Jean M. Hoffman
Consider the mix of materials that go into household appliances and automobiles. The good news, say researchers at Argonne National Laboratory (Argonne), is that over 95% of the over 50 million vehicles scrapped globally each year enter a comprehensive recycling infrastructure. Nearly 75% of the weight of the vehicles is metals and the metals are profitably recycled through direct reuse, component remanufacturing, and scrap processing or shredding. Other components such as batteries, automotive fluids, some windshield glass, starters, alternators, and other dismantled parts are also recycled.
The percentage of recycled materials from vehicles is about to go up. Argonne, working with the Vehicle Recycling Partnership (VRP) of the United States Council for Automotive Research (USCAR), a partnership between General Motors, Ford Motor Co., and Chrysler, and the American Chemistry Council-Plastics Div. (ACC-PD), is developing technology for recycling polymeric materials from shredder residue.
Scrap processors use giant 3,000 to 8,000-hp hammer mills to shred both vehicles and other obsolete metal-containing products. Household appliances, industrial scrap, and demolition debris are all candidates for being turned into fist-sized chunks as a means of liberating the metals. Processing-unit operations vary but the basic process involves air classification of the “lights” fraction followed by one or more stages of magnetic separation to recover the ferrous metals.
Trommels and screens are then used to remove particles smaller than about 5/8 in., followed by one or more stages of eddy-current separations to recover the nonferrous metals.
Once the metals are gone, what’s left is called shredder residue. It’s typically a mix of polymers (plastics, rubber, and polyurethane foam), a “fines” fraction that includes metal oxides, glass, and dirt, as well as residual amounts of ferrous and nonferrous metals. For each ton of metal a shredding facility recovers there is roughly 500 lb of shredder residue. Unfortunately, this byproduct has historically ended up in landfills. That’s because recycling efforts were driven by the value of the metal — the single largest source of recycled ferrous scrap for the iron and steel industry is obsolete automobiles.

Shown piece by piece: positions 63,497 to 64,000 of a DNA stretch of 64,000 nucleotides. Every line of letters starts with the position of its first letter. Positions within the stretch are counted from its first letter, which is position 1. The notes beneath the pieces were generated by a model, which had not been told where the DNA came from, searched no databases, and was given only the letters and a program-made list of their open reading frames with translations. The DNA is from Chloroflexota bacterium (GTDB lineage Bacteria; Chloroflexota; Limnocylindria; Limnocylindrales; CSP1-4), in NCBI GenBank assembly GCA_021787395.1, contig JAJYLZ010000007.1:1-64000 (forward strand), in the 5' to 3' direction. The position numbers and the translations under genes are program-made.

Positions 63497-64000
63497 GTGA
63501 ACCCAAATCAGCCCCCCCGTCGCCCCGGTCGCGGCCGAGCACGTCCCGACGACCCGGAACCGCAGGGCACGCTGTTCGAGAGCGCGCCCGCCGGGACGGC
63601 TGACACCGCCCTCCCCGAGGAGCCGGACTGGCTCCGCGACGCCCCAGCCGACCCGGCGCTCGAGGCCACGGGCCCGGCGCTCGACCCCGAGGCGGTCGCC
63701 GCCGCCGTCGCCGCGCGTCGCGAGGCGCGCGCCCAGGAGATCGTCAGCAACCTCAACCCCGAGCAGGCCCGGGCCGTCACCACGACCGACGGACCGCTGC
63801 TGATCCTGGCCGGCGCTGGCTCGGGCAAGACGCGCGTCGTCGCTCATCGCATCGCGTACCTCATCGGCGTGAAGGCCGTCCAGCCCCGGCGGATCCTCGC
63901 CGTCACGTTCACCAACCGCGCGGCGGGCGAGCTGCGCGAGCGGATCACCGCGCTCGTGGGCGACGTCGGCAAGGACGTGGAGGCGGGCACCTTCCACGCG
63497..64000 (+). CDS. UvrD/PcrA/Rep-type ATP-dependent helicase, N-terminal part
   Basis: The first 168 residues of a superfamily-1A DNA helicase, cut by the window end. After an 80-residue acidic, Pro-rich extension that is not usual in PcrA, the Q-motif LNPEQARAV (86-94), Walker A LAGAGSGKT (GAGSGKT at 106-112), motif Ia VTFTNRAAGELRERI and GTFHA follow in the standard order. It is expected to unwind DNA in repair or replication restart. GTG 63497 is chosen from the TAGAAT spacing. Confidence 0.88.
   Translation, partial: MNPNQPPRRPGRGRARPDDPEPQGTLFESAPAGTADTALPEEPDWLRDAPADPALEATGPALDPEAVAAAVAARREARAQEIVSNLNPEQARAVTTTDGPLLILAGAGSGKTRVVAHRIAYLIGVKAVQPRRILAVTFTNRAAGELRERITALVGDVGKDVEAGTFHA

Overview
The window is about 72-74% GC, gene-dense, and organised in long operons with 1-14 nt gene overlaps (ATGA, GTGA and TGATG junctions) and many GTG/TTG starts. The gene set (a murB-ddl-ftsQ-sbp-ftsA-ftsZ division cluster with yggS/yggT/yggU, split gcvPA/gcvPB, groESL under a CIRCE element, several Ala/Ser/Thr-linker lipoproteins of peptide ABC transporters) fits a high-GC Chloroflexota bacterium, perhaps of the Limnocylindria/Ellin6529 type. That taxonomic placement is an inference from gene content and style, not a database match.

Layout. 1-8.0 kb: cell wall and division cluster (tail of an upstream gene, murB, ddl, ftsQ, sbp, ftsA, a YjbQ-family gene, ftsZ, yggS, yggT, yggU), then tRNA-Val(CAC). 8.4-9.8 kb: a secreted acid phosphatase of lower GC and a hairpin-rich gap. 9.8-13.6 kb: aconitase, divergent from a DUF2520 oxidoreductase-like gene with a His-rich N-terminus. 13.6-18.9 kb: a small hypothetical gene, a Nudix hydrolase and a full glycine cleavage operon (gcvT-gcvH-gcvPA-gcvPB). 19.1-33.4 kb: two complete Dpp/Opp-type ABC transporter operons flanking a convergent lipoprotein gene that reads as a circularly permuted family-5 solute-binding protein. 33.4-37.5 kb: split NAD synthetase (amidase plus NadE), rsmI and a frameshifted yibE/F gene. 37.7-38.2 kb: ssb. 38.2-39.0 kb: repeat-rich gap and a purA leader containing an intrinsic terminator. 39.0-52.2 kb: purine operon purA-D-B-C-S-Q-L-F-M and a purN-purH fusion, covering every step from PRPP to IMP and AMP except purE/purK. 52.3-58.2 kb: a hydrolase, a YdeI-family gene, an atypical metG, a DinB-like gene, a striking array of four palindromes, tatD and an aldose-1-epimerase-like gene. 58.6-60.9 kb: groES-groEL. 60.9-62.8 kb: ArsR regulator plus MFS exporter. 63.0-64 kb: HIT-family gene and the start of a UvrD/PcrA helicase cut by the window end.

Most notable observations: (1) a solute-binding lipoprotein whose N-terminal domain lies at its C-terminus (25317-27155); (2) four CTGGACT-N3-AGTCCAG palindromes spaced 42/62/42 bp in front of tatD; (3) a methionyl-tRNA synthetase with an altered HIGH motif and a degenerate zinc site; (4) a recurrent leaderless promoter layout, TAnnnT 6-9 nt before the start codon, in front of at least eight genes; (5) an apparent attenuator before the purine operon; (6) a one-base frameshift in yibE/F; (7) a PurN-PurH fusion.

In the last 15 years, however, both automobiles and white goods have increasingly used polymers and composites. Existing separation technologies for polymer recovery rely on differences in density to separate solid particles. These methods will work on certain thermoplastics. But shredder residue content has overlapping densities and shapes which make it difficult to get enough material with the right purity for scrap processors.
Argonne’s new process is designed to efficiently separate polymers of equivalent densities. Called froth flotation, it was originally developed to separate acrylonitrile- butadiene-styrene (ABS) from high-impact polystyrene (HIPS); a mixture of plastics that is typical of that recoverable from obsolete appliances. A large-scale (1,000 lb/hr) pilot plant was built and operated at the Appliance Recycling Center of America’s Minneapolis facility to confirm process economics and the effectiveness of Argonne’s froth-flotation process.
The pilot plant recovered ABS at purities in excess of 99% and at yields of more than 80%, reports Argonne’s Energy Systems Div. Director Ed Daniels. ABS recovered from this operation was successfully used to injection mold automotive parts, thus confirming the feasibility of using obsolete postconsumer plastics (in some cases, plastics more than 15 years old) to meet the performance requirements of parts produced for this industry today.
“Argonne has since adapted the basic process to separate plastics from other mixed-waste streams including polyolefins, styrenics, and rubber from the mixed plastics found in consumer electronics and auto-shredder residues,” says Energy Systems Div. Project Manager Process Engineering and Analysis Group Bassam J. Jody.
“The complexity of shredder residue makes it impractical to recover recyclable materials in a single step. So Argonne developed a mechanical- separation system that employs commonly us e d shredder equipment to isolate polymers and metals into preconcentrates that are more manageable. The pilot plant processes up to 2 tons of shredder residue hourly and can recover 90% of the polymers (pieces larger than 2 mm) in the shredder residue and over 90% of the residual ferrous and nonferrous metals (larger than 2 mm),” says Jody.
The plant can separate materials in different sequences. But a typical one starts with the manual removal of large metallic and polyurethane foams (PUFs), as well as rocks. (Full-scale shredders screen out large pieces by a trommel and/or a destoner).
Breaking the PVC chain PVC (or vinyl) recycling in the U.S. likely will continue to be based on mechanical methods of grinding material into flakes and powder, and then reusing it to manufacture products much like the originals (pipes to pipes, for example). This method does not break the polymer chain. The Vinyloop process developed by Solvay SA, Belgium, is one recycling technology that does break the polymer chain. Vinyloop makes possible separation of PVC from polyester fiber, glass fiber, natural textiles, polyurethane foam, metals, rubber and many other materials through selective dissolution.
Physical processes including washing and cutting, grinding, milling and a homogenization step turn the waste into a form that can be fed into the Vinyloop. The need for these operations and their sequence depend on the waste’s composition.